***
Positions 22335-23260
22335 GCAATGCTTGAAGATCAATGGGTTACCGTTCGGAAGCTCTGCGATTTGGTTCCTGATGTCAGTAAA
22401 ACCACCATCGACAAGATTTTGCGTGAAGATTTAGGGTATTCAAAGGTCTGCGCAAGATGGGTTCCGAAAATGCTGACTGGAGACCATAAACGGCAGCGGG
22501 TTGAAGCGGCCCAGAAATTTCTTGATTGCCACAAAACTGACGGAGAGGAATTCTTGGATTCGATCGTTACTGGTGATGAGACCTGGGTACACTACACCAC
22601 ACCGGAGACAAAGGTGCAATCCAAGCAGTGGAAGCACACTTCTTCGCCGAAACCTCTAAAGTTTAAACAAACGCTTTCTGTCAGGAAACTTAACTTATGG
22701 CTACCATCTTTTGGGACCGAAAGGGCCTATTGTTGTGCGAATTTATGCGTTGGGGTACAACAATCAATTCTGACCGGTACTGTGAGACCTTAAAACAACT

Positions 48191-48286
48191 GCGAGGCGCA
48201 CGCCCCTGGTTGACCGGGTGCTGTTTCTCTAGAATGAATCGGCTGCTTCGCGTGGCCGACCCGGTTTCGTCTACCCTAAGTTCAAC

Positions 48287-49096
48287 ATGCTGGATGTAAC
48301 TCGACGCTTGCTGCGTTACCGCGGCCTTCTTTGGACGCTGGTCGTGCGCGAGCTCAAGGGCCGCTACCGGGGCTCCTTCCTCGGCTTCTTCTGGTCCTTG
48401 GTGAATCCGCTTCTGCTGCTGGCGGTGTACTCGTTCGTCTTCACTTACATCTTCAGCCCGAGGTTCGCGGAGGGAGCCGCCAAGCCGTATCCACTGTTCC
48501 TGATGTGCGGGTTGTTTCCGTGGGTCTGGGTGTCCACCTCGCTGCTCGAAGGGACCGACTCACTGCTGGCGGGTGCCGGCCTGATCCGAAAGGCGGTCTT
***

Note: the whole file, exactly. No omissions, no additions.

Positions 22335-23260
22335 GCAATGCTTGAAGATCAATGGGTTACCGTTCGGAAGCTCTGCGATTTGGTTCCTGATGTCAGTAAA
22401 ACCACCATCGACAAGATTTTGCGTGAAGATTTAGGGTATTCAAAGGTCTGCGCAAGATGGGTTCCGAAAATGCTGACTGGAGACCATAAACGGCAGCGGG
22501 TTGAAGCGGCCCAGAAATTTCTTGATTGCCACAAAACTGACGGAGAGGAATTCTTGGATTCGATCGTTACTGGTGATGAGACCTGGGTACACTACACCAC
22601 ACCGGAGACAAAGGTGCAATCCAAGCAGTGGAAGCACACTTCTTCGCCGAAACCTCTAAAGTTTAAACAAACGCTTTCTGTCAGGAAACTTAACTTATGG
22701 CTACCATCTTTTGGGACCGAAAGGGCCTATTGTTGTGCGAATTTATGCGTTGGGGTACAACAATCAATTCTGACCGGTACTGTGAGACCTTAAAACAACT

Positions 48191-48286
48191 GCGAGGCGCA
48201 CGCCCCTGGTTGACCGGGTGCTGTTTCTCTAGAATGAATCGGCTGCTTCGCGTGGCCGACCCGGTTTCGTCTACCCTAAGTTCAAC

Positions 48287-49096
48287 ATGCTGGATGTAAC
48301 TCGACGCTTGCTGCGTTACCGCGGCCTTCTTTGGACGCTGGTCGTGCGCGAGCTCAAGGGCCGCTACCGGGGCTCCTTCCTCGGCTTCTTCTGGTCCTTG
48401 GTGAATCCGCTTCTGCTGCTGGCGGTGTACTCGTTCGTCTTCACTTACATCTTCAGCCCGAGGTTCGCGGAGGGAGCCGCCAAGCCGTATCCACTGTTCC
48501 TGATGTGCGGGTTGTTTCCGTGGGTCTGGGTGTCCACCTCGCTGCTCGAAGGGACCGACTCACTGCTGGCGGGTGCCGGCCTGATCCGAAAGGCGGTCTT